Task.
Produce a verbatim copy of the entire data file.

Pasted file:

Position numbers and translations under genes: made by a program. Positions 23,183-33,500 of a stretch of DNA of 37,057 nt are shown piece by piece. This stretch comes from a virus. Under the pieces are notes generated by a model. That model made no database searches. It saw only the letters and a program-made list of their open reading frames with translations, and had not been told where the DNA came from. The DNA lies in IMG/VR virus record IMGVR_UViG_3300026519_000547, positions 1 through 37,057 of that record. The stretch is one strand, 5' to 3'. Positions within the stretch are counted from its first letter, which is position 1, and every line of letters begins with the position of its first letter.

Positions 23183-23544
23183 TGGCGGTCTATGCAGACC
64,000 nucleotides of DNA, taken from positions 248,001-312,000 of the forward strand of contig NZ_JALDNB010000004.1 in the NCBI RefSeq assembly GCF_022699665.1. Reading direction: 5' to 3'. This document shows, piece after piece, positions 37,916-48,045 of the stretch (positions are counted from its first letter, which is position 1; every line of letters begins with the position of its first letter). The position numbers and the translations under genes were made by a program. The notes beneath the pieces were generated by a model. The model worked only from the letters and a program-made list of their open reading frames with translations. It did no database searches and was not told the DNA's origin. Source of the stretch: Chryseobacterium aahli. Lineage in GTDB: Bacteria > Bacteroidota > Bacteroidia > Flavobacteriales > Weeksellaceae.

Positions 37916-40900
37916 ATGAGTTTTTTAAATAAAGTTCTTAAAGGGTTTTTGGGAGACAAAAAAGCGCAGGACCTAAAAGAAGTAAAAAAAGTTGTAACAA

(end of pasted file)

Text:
Position numbers and translations under genes: made by a program. Positions 23,183-33,500 of a stretch of DNA of 37,057 nt are shown piece by piece. This stretch comes from a virus. Under the pieces are notes generated by a model. That model made no database searches. It saw only the letters and a program-made list of their open reading frames with translations, and had not been told where the DNA came from. The DNA lies in IMG/VR virus record IMGVR_UViG_3300026519_000547, positions 1 through 37,057 of that record. The stretch is one strand, 5' to 3'. Positions within the stretch are counted from its first letter, which is position 1, and every line of letters begins with the position of its first letter.

Positions 23183-23544
23183 TGGCGGTCTATGCAGACC
64,000 nucleotides of DNA, taken from positions 248,001-312,000 of the forward strand of contig NZ_JALDNB010000004.1 in the NCBI RefSeq assembly GCF_022699665.1. Reading direction: 5' to 3'. This document shows, piece after piece, positions 37,916-48,045 of the stretch (positions are counted from its first letter, which is position 1; every line of letters begins with the position of its first letter). The position numbers and the translations under genes were made by a program. The notes beneath the pieces were generated by a model. The model worked only from the letters and a program-made list of their open reading frames with translations. It did no database searches and was not told the DNA's origin. Source of the stretch: Chryseobacterium aahli. Lineage in GTDB: Bacteria > Bacteroidota > Bacteroidia > Flavobacteriales > Weeksellaceae.

Positions 37916-40900
37916 ATGAGTTTTTTAAATAAAGTTCTTAAAGGGTTTTTGGGAGACAAAAAAGCGCAGGACCTAAAAGAAGTAAAAAAAGTTGTAACAA